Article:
Therapists are real people. It might seem funny to say that, but we forget that clinicians struggle, too. They, too, grapple with depression, trauma, guilt, and self-doubt. They, too, stress out over daily tasks and responsibilities. They, too, feel stuck and paralyzed.
We asked six therapists to share what frays their nerves, and how they cope when these stressors strike. Overall, we hope you realize that you’re really not alone and there are many healthy strategies you can turn to.
Therapist Karissa J. King, LMFT, regularly travels with her husband to speak at marriage retreats. They have two children, ages 2 and under, and she often feels exhausted and inundated with guilt.
When these feelings arise, King reminds herself that she’s a “human being, not a human doing.” “I remember who I am and that my actions will flow gracefully from that identity. I don’t have to put undue guilt—or even worse, shame—on myself, based on things I think others expect of me.”
Practically, King and her husband schedule a buffer day before and after they travel for their talks. This provides them with an evening and an entire day to unpack, be with their kids, and “mentally switch gears.”
King also focuses on fostering her friendships, which has been an “absolute game-changer.” For example, she and her friends have a text thread where they encourage each other in practicing healthy habits and schedule fun activities, such as rock climbing and road trips.
King engages in other nourishing activities, too, including regular date nights, prayer, reading, journaling, bubble baths, and family walks.
Therapist James Killian, LPC, tends to feel overwhelmed when his clients’ symptoms spike, his children are having a tough time, and his loved ones are struggling and also need support. Killian is the owner of Arcadian Counseling in Woodbridge, Conn., which specializes in helping high-functioning adults and teens manage anxiety.
During these times, he turns to mindfulness. He focuses on being present in the moment with each person and he ups the frequency and duration of his daily meditation practice.
Killian also carves out alone time every day, and connects with his therapist.
For Jordan Madison, LGMFT, a therapist in Bethesda, Maryland, stressors include meeting financial obligations, getting behind on work tasks, and feeling like she’s not doing enough to grow in her career.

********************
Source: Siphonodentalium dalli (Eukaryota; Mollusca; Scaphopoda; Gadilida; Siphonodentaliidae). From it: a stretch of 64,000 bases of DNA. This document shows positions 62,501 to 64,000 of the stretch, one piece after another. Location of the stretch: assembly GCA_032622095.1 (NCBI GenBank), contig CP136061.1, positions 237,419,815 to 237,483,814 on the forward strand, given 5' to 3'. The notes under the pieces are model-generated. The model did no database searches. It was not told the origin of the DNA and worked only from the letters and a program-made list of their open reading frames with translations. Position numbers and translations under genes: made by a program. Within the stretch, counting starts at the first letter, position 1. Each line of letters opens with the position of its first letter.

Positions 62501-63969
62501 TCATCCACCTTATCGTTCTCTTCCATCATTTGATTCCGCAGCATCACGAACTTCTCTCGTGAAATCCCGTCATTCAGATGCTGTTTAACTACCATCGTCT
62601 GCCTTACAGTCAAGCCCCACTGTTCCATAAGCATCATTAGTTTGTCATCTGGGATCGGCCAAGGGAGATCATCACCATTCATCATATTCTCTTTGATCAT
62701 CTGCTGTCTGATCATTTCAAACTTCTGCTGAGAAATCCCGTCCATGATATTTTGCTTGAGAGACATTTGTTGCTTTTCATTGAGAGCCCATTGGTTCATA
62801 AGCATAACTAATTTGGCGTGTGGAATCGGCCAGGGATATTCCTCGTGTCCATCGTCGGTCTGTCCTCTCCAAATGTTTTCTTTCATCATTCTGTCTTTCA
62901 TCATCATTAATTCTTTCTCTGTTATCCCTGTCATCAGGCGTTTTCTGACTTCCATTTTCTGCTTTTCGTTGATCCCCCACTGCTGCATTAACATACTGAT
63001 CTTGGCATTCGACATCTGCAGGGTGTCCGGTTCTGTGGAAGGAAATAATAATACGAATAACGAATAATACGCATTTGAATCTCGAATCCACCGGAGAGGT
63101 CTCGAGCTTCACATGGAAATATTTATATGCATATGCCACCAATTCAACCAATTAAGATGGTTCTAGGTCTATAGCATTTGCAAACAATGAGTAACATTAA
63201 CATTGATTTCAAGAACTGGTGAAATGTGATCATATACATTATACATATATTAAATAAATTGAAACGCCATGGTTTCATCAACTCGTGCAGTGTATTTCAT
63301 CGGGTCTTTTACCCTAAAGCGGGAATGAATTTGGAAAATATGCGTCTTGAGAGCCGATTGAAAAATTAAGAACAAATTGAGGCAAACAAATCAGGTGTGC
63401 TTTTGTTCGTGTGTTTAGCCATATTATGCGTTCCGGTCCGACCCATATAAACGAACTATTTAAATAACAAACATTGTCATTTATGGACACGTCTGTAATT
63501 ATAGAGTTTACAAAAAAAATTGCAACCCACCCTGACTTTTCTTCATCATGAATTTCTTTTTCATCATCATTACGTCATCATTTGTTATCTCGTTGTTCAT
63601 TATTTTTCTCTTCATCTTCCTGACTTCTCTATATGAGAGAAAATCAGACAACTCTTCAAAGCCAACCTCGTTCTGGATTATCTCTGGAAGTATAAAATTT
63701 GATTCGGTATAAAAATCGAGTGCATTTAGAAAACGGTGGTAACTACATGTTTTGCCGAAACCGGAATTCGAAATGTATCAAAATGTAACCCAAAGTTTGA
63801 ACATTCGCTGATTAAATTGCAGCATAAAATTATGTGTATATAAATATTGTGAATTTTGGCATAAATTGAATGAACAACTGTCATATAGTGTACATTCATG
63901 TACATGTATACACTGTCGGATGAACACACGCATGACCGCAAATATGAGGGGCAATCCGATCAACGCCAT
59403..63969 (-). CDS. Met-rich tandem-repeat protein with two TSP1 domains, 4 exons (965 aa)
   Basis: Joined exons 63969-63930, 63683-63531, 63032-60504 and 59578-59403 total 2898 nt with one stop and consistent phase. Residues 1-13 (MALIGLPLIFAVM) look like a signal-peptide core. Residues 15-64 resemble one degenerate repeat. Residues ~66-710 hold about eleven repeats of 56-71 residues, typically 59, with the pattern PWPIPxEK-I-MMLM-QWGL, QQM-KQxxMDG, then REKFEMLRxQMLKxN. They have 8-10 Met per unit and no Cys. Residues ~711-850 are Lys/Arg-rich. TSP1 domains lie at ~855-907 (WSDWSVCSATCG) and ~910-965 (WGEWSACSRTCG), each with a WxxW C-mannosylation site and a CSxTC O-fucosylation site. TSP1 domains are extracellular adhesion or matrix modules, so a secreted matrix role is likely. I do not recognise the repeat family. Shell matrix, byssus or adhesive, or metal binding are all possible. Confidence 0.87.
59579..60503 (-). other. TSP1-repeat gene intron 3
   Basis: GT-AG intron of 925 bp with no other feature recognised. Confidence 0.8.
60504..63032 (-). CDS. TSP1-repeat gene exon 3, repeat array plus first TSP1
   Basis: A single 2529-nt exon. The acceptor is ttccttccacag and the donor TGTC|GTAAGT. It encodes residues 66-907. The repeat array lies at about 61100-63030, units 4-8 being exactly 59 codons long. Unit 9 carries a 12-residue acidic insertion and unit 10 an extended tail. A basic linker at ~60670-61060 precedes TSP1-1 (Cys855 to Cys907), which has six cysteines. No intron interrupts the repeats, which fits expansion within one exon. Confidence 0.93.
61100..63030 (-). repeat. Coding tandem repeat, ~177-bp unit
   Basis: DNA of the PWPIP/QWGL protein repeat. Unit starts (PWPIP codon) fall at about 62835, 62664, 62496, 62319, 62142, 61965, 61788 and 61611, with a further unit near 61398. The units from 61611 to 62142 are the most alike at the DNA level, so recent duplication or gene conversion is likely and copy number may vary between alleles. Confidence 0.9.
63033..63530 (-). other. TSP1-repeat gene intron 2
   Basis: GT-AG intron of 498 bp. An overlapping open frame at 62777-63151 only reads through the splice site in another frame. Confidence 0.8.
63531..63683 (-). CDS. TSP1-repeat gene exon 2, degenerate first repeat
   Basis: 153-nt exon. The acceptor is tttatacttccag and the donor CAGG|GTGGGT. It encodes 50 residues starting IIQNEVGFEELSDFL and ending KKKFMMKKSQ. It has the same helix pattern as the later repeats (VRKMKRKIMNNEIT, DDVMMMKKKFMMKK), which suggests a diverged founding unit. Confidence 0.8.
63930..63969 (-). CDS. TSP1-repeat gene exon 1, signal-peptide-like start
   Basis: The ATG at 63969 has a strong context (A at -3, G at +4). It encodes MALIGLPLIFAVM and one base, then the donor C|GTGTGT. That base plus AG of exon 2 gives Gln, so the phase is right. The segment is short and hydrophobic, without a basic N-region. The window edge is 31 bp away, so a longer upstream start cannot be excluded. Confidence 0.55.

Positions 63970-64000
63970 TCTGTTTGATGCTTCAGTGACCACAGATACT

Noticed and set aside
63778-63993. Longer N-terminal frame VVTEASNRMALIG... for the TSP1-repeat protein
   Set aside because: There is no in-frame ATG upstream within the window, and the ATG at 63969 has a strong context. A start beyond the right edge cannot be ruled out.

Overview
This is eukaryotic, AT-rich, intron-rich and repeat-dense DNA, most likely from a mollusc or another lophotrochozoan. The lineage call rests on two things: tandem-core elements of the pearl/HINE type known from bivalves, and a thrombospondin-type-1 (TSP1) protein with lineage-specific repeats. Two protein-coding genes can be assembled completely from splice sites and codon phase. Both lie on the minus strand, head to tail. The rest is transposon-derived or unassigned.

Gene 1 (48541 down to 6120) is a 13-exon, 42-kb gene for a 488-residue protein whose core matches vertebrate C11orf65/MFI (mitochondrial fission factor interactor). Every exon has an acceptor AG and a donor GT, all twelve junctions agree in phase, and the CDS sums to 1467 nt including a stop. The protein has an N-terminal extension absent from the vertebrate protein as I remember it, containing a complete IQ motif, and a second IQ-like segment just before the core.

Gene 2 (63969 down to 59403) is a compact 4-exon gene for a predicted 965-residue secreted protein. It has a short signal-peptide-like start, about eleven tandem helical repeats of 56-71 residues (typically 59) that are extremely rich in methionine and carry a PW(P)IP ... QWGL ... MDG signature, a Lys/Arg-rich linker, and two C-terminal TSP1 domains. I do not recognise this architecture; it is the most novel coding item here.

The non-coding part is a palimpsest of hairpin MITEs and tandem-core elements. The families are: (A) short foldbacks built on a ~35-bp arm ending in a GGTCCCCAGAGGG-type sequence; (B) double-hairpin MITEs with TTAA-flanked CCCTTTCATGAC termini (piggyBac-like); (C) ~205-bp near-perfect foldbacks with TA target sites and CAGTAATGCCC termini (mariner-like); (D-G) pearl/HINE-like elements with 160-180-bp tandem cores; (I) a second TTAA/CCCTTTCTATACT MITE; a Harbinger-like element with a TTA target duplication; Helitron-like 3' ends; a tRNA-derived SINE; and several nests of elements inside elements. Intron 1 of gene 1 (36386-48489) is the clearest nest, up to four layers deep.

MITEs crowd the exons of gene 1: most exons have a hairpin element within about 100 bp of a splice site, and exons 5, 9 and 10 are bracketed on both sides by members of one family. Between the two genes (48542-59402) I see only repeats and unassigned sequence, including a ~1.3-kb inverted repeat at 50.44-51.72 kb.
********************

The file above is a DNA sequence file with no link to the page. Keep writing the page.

She navigates these overwhelmed moments by making checklists and identifying what she can and can’t control. Madison also processes her feelings through journaling, takes bubble baths, watches TV, and practices yoga. And she schedules time to do absolutely nothing.
Clinical psychologist Colleen Cira, Psy.D, CCTP, is the founder and executive director of Cira Center for Behavioral Health in Chicago and Oak Park, where she specializes in trauma and women’s issues. She’s also a trauma survivor and feels overwhelmed when that trauma is triggered.
For example, Cira gets overwhelmed when she fears that she’s too much or not enough. She gets overwhelmed when she thinks someone is upset with her (but isn’t telling her), and consequently, she can’t fix the conflict. Other triggers include feeling like she isn’t allowed to have needs or wants, and must do everything perfectly or she’s a fraud.
To navigate those triggers, she pauses, takes a deep breath, and accepts her overwhelmed feelings with “loving arms.” This might look like journaling, crying, or talking to a friend. Next, after she’s processed the most acute part of her pain, she reflects on the feeling she experienced before the overwhelm. This is critical because this feeling will help her identify her needs, and take action to meet them.
For example, if Cira realizes that she was experiencing sadness because she hasn’t seen her friends, she’ll talk to them about connecting more.
Julie C. Kull
Julie C. Kull, LCSW, a psychotherapist who specializes in clients with anxiety, infertility and pregnancy loss, gets stressed out when she takes on too much.
“I am a helper by nature so I want to help everyone. But I have to be very conscious that I cannot help everyone and I have to put my self-care before taking care of others. If I am not healthy, I am not at my best to help others.”
When she feels overwhelmed, Kull tries to pinpoint what’s missing (and nourish that need): Is she meditating or exercising enough? Has she checked in with her close friends? Has she spent time with her husband? Does she need to set boundaries in a certain situation or area of her life?
Carla Marie Manly
“In general, I tend to feel more stressed by my own to-do list and personal expectations than life events,” said Carla Marie Manly, Ph.D, an author and clinical psychologist in private practice in Sonoma County, Calif. When this happens, Manly takes a pragmatic approach that shrinks her stress and empowers her: She steps back, lists her priorities, and completes what she can.
Manly also ramps up her self-care, which includes more walks in nature, meditation, yoga, essential oils, cooking, and time with friends. Changing up her routine helps, too: She’ll see a new movie or drive to the ocean.
Working from a neuro-linguistic paradigm, Manly is attuned to the power of words. “Knowing that the word ‘overwhelmed’ leaves me feeling defeated and powerless, I tend to avoid the use of such words and, instead, tell myself: ‘I feel challenged, but I can pause, breathe, and sort this out. All will be well.’”
Cira wants readers “to really breathe into the idea that struggling—with pain, overwhelm, sadness, worry, stress—is all incredibly human. It’s the very definition of what it means to be human: Humans feel and think. That’s what differentiates us from every other species on the planet.”
“So, struggling isn’t reserved for some and not others—we all struggle,” Cira said. “It simply depends on how willing we are to let that be known.”